Mr. Schiff: The FBI’s famed Top Ten list began March 14, 1950. In 1994, now retired FBI Agent Jeff Covington was in on the capture of a Top Ten fugitive—rapist/murderer Joseph Martin Luther Gardner.
Mr. Covington: “We all swooped in on him, and the case agent, Brad Cook, actually put the cuffs on him. To look at him, he didn’t look like his photograph; that’s why we took him back to the office, printed (fingerprinted) him, and then we got the word that it was him, and, of course, he admitted it was him.”
Mr. Schiff: In Tennessee in 1979, Cecil Moses was a special agent. He had a hunch Top Ten fugitive Billy Dean Anderson, wanted for assault to murder, was living in the mountains. A tip led Moses and other agents to Anderson. Shots were fired.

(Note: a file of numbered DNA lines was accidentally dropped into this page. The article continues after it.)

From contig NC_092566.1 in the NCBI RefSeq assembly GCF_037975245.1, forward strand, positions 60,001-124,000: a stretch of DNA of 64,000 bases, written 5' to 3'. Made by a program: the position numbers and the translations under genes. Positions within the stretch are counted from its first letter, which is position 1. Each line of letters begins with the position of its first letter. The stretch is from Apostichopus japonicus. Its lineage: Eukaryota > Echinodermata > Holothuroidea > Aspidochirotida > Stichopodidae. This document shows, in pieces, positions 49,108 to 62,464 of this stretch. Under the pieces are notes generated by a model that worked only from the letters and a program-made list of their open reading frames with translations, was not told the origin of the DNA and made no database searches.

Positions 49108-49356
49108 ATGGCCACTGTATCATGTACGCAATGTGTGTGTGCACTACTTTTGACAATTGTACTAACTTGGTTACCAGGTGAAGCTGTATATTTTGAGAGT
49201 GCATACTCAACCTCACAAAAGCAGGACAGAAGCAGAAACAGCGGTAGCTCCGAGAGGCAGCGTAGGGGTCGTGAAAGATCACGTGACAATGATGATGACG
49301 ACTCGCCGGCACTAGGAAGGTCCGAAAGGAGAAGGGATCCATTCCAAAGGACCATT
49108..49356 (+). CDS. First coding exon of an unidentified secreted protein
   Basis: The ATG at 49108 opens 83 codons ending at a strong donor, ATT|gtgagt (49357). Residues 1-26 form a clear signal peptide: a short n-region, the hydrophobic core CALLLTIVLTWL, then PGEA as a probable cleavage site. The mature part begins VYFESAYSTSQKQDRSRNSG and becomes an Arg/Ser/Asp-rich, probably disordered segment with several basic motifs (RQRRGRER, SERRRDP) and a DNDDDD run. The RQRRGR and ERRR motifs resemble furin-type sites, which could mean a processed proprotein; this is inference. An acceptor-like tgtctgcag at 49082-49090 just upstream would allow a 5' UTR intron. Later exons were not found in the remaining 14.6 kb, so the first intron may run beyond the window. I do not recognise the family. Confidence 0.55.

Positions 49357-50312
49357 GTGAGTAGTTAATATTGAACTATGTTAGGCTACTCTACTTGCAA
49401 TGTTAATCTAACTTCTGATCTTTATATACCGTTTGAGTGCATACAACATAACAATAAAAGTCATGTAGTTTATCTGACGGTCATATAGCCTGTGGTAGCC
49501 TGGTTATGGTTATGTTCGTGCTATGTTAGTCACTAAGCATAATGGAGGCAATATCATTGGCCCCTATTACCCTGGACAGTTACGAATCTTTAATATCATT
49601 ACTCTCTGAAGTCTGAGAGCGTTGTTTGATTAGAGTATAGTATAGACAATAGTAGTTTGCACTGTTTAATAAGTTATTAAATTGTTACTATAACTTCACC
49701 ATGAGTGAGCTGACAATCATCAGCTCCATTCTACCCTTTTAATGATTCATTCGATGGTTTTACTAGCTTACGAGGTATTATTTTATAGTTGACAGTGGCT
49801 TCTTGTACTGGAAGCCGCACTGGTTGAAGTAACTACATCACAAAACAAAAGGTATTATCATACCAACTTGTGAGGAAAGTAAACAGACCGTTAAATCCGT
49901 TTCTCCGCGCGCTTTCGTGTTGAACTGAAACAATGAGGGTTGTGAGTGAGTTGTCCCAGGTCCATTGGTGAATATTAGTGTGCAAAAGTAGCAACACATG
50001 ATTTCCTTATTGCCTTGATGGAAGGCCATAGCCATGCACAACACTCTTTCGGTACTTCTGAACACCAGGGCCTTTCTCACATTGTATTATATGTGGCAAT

Mr. Moses: “ He was carrying a rifle in one hand, and he had two guns strapped on his belt. Instead of dropping it, he wheeled around and tried to shoot. Then an agent fired two blasts from a shotgun, and he connected. Billy hit the ground, pretty much dead.”
Lots of Top Ten history on the Internet at fbi.gov. I’m Neal Schiff of the Bureau, and that’s what’s happening at the “FBI, This Week.”